Whats Old Is New (Again)

As a person of certain age, I’ve had the privilege and misfortune to watch several ‘booms’ and ‘busts’. One significant one was, of course, was the dot-com boom, which I watched unfold much like watching a car fire on the highway – you could not look away. I was fortunate that at that time I had a full-time job, and the crash that followed did not affect me as much as others in my field.

Shortly after the dust settled, I went freelance full-time. The story of how I got there would make a great post on its own, but let’s just say one day I was employed, the next day I was working the phones and email in my basement office drumming up freelance clients. I suffered a few blows those early years. 9/11, for example, really took the wind out of my sails. I went from making a decent monthly salary with a stable of awesome clients…to making only $50 in the entire month of January. I survived, and like everyone else rebounded. But after that, there was always this underlying feeling of “What will I do if this happens again?” I learned the hard way that in times of crisis, the marketing gets cut first. The so-called experts tell you that’s not the smartest move, but try explaining that to a guy whose business is on fire. Is he going to keep the guy that makes the widgets or keep the guy that makes the ads? It’s an easy decision, especially when you’re trying to make payroll. It was those feelings that got me started on the exploration of multiple streams of income. How can I insulate myself and my family if the shit hits the fan once more?

Hey, Lets Start a Blog!
In the early 2000’s you could actually make money from banner ads. All you had to do was ‘monetize the eyeballs’, and you’d be carrying wheelbarrows full of cash to the bank! This was the era of the ‘celebrity blogger’: Jason Kottke, Heather Armstrong, Andrew Sullivan, Derek Powazek, among many others.

The money was there: Jason Calacanis started Weblogs, Inc. and sold to AOL for $25 million. Tech Crunch reportedly was at one point raking in 3.5 mil a year.
I thought, why can’t I be a part of this? I’m smart, I can handle this, I know things! I knew enough about WordPress to hurt myself and I most certainly knew how to string a few sentences together. How hard could it be? I even approached a few friends about starting a blog network: “We’ll have dozens of sites! We’ll make a fortune!” I started a web development blog, a food blog, a humor blog – even a blog with daily inspirational quotes. And there are others that I’m sure I’ve blocked from my memory. The point is, it’s much harder and takes way more time than you can even imagine just to make one successful blog, let alone a dozen. You need to dedicate time to research, write, design, craft SEO, and code the post. And even after that, it’s not very likely anyone would even want to read the drivel you posted. You could theoretically spend half a week of billable hours ‘working on your blog’ and not see any return on your time investment. That’s where I got it wrong. I thought you could just post and post and post and the audience would come. The problem was, back in the early days, everyone else was doing this too. The gold rush was on and to compete you had to have good, consistent content to attract any kind of meaningful audience. And even then, you might not see a return.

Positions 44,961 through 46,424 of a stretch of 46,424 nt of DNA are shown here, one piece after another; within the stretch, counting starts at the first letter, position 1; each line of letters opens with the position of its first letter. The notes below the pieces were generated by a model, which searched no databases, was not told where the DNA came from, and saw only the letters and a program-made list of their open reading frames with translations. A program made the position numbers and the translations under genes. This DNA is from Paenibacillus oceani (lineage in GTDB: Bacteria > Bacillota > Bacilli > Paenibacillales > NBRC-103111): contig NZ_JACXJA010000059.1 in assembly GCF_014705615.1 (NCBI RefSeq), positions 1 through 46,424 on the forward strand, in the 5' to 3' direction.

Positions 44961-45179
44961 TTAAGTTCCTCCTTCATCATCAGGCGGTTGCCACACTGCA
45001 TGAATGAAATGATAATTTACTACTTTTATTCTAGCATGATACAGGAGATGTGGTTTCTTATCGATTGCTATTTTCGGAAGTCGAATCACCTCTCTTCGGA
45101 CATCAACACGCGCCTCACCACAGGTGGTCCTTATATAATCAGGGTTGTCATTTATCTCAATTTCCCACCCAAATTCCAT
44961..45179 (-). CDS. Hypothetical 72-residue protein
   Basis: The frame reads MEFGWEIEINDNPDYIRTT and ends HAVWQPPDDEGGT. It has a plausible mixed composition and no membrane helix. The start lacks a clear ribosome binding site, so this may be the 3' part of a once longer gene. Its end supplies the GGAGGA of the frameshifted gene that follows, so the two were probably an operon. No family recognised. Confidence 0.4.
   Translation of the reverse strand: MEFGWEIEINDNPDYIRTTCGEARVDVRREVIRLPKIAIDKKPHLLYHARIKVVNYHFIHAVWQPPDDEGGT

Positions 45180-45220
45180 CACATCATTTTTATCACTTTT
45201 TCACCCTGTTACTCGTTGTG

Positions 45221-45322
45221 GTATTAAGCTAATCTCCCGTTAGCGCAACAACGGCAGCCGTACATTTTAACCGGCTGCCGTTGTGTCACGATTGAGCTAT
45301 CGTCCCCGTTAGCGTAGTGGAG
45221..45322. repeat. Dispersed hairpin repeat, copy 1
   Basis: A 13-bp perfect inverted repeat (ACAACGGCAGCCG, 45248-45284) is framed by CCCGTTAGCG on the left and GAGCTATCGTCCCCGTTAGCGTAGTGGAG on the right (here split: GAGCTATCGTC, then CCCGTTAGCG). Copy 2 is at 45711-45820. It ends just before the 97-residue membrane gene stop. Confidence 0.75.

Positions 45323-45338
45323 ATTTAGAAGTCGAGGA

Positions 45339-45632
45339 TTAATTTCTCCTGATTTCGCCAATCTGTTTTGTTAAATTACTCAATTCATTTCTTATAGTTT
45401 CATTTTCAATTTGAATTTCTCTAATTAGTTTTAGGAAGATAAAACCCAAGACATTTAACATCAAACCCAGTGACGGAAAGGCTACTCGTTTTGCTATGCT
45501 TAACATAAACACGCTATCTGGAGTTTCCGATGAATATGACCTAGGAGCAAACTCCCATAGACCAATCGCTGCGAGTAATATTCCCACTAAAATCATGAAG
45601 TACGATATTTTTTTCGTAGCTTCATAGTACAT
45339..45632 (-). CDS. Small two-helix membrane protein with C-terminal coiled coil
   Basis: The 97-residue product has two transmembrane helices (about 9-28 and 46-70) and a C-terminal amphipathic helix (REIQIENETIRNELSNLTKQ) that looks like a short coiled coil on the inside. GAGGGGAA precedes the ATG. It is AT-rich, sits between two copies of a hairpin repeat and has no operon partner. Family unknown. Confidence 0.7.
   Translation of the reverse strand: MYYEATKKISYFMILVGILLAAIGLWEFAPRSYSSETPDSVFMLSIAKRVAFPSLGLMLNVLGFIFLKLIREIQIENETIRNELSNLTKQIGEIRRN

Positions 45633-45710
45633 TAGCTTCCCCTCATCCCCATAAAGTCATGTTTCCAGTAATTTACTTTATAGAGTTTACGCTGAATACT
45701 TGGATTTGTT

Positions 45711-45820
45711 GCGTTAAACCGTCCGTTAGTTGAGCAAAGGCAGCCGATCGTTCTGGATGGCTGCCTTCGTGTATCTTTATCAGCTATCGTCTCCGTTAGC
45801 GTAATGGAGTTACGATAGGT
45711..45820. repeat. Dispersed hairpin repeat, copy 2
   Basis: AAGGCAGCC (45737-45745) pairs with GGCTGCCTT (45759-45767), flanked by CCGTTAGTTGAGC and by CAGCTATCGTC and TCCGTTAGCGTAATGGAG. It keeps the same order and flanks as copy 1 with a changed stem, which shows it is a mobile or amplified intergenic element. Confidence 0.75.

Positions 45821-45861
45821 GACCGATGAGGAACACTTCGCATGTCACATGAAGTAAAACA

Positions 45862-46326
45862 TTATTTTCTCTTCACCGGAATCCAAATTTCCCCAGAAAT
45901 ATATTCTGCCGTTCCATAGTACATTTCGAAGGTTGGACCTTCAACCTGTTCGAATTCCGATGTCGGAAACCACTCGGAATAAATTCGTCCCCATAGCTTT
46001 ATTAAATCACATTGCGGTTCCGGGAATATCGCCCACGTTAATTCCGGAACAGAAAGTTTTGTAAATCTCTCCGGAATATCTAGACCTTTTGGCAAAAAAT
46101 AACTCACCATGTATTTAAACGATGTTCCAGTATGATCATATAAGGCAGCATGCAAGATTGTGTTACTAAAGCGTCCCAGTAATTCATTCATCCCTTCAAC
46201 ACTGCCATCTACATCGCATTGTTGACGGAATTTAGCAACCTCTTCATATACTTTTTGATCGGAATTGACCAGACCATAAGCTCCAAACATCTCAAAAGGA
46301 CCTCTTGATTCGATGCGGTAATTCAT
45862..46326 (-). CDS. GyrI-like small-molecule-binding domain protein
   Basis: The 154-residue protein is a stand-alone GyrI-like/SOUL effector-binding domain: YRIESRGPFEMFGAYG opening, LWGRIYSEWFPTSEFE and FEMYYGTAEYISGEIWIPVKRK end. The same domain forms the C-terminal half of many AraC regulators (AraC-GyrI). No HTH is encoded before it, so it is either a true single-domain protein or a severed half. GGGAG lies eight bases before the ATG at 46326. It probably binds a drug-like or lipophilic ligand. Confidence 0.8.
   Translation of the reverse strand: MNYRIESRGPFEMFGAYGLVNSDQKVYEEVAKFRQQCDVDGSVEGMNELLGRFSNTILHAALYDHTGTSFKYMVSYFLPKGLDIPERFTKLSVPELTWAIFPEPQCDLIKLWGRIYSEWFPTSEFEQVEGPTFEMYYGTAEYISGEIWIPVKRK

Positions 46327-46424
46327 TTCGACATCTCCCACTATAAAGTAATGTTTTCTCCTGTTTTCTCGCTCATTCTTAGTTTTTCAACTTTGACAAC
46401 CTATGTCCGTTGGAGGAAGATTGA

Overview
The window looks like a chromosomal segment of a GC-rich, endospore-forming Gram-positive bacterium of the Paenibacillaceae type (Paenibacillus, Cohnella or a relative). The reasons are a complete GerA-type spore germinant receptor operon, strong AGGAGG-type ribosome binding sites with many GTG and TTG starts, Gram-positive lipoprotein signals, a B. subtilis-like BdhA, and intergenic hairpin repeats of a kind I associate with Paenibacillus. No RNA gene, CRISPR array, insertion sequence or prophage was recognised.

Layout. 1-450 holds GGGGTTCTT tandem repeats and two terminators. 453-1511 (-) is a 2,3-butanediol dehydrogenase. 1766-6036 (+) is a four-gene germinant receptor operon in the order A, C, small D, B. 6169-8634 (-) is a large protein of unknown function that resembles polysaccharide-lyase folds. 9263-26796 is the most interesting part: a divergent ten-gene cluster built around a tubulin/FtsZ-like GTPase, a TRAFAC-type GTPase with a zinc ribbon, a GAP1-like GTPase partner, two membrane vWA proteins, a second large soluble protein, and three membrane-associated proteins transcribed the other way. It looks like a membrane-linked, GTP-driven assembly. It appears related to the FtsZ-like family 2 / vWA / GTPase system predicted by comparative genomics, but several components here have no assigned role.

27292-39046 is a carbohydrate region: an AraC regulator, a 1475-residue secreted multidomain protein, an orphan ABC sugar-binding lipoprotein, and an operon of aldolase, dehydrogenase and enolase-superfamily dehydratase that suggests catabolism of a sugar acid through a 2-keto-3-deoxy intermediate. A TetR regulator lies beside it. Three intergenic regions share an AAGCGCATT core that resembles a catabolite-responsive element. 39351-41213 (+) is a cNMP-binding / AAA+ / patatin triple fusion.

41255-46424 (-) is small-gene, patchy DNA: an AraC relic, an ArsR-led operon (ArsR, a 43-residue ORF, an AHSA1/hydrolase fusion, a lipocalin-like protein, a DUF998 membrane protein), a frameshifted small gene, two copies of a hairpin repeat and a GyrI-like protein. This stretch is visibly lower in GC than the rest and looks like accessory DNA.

At that time, I had a young son and a mortgage and a car payment, so I had little breathing room to work on my ‘blog empire’. I decided that my best ROI for my time was to sell my design and consulting services. It was more consistent, and I knew that whatever I was working on, I’d get paid. The blogging empire died on the vine, and so did the blogs.

The gold rush came and went. Socal media took over, microblogging via Twitter and Facebook became the norm. Blogs still exist for news and business, but now we consume information with a firehose, that’s why Facebook and Twitter succeed. Video is easier to consume, that’s why YouTube wins. Why read a blog when I can scan through hundreds of cat photos on Tumblr? The days of reading some blowhards 800-word thesis on why he hates Kale is over. There are some exceptions, of course. John Gruber is still churning out his very thoughtful Apple rants on Daring Fireball. I enjoy Austin Kleons blog. These are guys that put out consistent, focused content.

But those examples are now few and far between. The era of the personal blog has faded away.

Which brings us here. I committed in Q4 207 to write more. I’d gone through periods where I’d write every day, only then to see weeks of blank journal pages after. It’s not because I didn’t enjoy it, it’s because I didn’t make it a habit. So, since November I’ve committed to writing at least 750 words every morning. And there’s a side benefit. Journaling each day is good for you! There’s something therapeutic about dumping your brain onto a page each morning. “Write for the trash can” is the famous quote, Just get the words out and worry about editing later. The only way to get better at something is to do it every day. I can already see an improvement in my writing, so there’s that.

The final part was to put some of my writing back out there. Writing for yourself is one thing, writing for public consumption is a whole other thing. I’m doing this as a creative exercise. It’s refreshing to write simply for pleasure and not for a Google Page Rank or an ad click.

What’s old is new again. Let’s bring back the personal blog in 2018!

PS – This blog hadn’t been updated since October 25, 2005. That’s 4447 days between posts. I need to get cracking.